You don’t need to be an expert in a particular application such as WebSphere Portal or IBM Forms to do a quick analysis of memory. Here’s how.
Get a Heapdump
The easiest way to create a heapdump is using the WebSphere Console.
- Start the administrative console.
- In the navigation pane, click Troubleshooting > Java dumps and cores.
- Select the server_name for which you want to generate the heap dump.
- Click Heap dump to generate the heap dump for your specified server.
Should this approach not work. Use wsadmin to generate the heapdump.
- Start the wsadmin scripting client. You have several options to run scripting commands, ranging from running them interactively to running them in a profile.
- Invoke the generateHeapDump operation on a JVM MBean.
For example, this is my script to launch the wsadmin client on the local machine.
C:\IBM\FormsExperienceBuilder\WebSphere\AppServer\bin\wsadmin.bat -host localhost -port 8071 -user wasadmin -password password
Next, I run the following commands on the wsadmin prompt.
set jvm [$AdminControl queryNames WebSphere:type=JVM,process=TranslatorServer,node=formsNode01,*] $AdminControl invoke $jvm generateHeapDump
There are a few settings you need to know.
- The SOAP port as seen in the first command.
- The process and node in the second command.
You can get these from the WebSphere Console. See the previous screenshot. The Server and Node are listed in the table. These values correspond to the process and node values substituted in the set command. You can find the SOAP port easily by viewing Servers -> Websphere application servers -> <your desired server> -> Communications -> Ports. Look for the SOAP_CONNECTOR_ADDRESS.
The output of these approaches will tell you where the heapdump is located. It will be a file with the PHD extension.
Use the Memory Analyzer Toolkit (MAT)
I’ve used MAT for years. It’s awesome at what it does, which is much more than looking at a pretty graph. Download it here https://eclipse.org/mat/. To open the PHD file generated by WebSphere, you’ll need to add the DTFJ plugin. Find instructions here http://www.ibm.com/developerworks/java/jdk/tools/dtfj.html.
Now it’s super simple to anaylze the PHD. Use File -> Open heap dump -> <select you PHD file>. Let’s take a look at a PHD I recently analyzed.
This is a leak suspect report (the default option in the wizard after opening a heap dump). It’s basically saying that there’s a possible memory leak. Why? Because the WebSphere server’s Java heap is currently set to 1 GB. Of that, 937MB is being used by one object. So 90% of the heap is being used by one object – that seems like a leak … or maybe it isn’t.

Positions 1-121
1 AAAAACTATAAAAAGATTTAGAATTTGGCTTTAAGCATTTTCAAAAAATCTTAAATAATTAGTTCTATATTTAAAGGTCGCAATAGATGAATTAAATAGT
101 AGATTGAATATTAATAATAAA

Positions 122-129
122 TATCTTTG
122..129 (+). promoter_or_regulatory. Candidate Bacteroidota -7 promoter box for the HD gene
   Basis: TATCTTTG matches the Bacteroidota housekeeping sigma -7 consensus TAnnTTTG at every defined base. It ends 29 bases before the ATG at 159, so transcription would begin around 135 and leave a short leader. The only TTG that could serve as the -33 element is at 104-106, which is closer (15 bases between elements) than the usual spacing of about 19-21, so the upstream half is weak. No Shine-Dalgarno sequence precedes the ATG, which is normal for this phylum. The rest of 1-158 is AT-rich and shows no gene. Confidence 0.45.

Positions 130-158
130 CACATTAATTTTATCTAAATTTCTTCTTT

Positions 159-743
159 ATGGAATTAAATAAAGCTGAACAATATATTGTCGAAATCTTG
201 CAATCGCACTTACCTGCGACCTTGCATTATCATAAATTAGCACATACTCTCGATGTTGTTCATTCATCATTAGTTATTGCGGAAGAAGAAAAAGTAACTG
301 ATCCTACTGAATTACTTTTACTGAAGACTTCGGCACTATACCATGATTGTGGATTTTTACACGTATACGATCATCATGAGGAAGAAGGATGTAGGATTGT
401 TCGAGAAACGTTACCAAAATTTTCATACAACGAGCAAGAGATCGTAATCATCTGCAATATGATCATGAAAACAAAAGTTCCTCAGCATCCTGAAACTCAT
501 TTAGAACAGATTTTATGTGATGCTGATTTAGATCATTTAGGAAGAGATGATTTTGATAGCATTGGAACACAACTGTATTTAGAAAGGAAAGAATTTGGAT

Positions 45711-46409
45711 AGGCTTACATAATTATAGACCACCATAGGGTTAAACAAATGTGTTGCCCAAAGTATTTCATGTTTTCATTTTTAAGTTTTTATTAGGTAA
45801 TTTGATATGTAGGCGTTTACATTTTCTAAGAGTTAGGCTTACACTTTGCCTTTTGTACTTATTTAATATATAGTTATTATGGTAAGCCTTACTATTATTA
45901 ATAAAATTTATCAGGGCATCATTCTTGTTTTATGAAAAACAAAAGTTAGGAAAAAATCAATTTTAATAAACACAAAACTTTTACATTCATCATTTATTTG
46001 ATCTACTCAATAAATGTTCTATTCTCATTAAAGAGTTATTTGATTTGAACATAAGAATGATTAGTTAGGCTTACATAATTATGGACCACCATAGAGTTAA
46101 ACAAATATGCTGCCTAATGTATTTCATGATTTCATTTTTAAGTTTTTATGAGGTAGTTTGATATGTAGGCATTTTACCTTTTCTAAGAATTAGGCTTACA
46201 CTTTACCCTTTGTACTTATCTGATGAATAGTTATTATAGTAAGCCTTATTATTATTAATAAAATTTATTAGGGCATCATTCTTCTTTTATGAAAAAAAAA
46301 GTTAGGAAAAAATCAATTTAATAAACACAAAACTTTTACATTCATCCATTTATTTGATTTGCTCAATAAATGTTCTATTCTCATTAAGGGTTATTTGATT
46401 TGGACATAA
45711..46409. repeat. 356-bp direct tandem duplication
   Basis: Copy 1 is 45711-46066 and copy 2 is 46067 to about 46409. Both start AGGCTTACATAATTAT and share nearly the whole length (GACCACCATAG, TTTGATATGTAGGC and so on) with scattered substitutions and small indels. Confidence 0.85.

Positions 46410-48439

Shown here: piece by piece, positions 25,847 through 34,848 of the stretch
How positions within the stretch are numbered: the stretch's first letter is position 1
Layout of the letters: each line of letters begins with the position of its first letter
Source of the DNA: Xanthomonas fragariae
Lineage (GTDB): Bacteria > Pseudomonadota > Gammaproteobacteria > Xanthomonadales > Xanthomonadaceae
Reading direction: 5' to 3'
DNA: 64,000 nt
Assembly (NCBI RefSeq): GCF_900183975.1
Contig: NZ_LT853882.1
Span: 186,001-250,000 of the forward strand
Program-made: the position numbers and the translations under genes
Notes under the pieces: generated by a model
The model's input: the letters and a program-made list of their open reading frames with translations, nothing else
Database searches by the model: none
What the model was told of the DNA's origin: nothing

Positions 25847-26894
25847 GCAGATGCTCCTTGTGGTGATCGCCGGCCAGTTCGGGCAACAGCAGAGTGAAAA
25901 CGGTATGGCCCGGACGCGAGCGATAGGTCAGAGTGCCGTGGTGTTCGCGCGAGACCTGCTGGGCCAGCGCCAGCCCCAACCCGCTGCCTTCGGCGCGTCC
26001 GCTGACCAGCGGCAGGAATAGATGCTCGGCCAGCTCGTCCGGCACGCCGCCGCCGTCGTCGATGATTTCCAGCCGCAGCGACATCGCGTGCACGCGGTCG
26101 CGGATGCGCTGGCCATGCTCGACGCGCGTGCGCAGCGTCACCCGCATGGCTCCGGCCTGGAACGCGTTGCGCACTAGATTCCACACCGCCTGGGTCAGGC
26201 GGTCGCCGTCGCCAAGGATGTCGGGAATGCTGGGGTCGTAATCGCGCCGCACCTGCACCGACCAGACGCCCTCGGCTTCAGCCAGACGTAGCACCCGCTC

This is a server that is simply running out of memory because the workload is too high. You can drill down into how the heap is allocated. Use the Open Dominator Tree for entire heap button.
The FormCache object is using 90% of the total heap – we can see that in the percentage column and is expected given the graph in the leak suspects report. Look at what’s in this object. It’s a collection for CachedFormInstance private objects. And there are 860 of them! These range in size, from 15MB to 4.7MB (shown in the screenshot). Together these 860 entries make up that 983MB heap allocation.
This is where you ask the question of whether this is abonormal. Is this runaway code, poor caching behavior, or working as designed? A developer needs to answer this question, but at least you have background that something is not quite right.
Let’s say we’ve identified a problem and made an attempt to resolve. This could be adding more memory to the server, increasing the Java heap, or even application code changes. How can you proactively monitor the application server? One way is to take heapdumps at regular intervals and specifically review the object allocations. You can use MAT’s Object Query Language feature to select the object type and view the number of instances. For example, we saw 860 entries of the CachedFormInstance previously, here we see only 9. This could indicate that a code problem is resolved or the server is under relatively low load.
Another approach is to monitor the heap in real time. To do this, I use VisualVM, which can be downloaded at http://visualvm.java.net/. To monitor a remote application server, add the JMX settings to the WebSphere Application Server’s JVM process definition.
-Djavax.management.builder.initial= -Dcom.sun.management.jmxremote -Dcom.sun.management.jmxremote.authenticate=false -Dcom.sun.management.jmxremote.ssl=false -Dcom.sun.management.jmxremote.port=3334
Now you can create a JMX connectin in VisualVM to forms.demos.ibm.com:3334 as seen in my example.
Notice that I can see the heap – both the current size and how much has been used. The sawtooth line shows heap usage over time. In this case, it looks like the heap is growing until garbage collection kicks in to reclaim the space. You would want to look at heap growth over time or large one time increases or drops and investigate accordingly.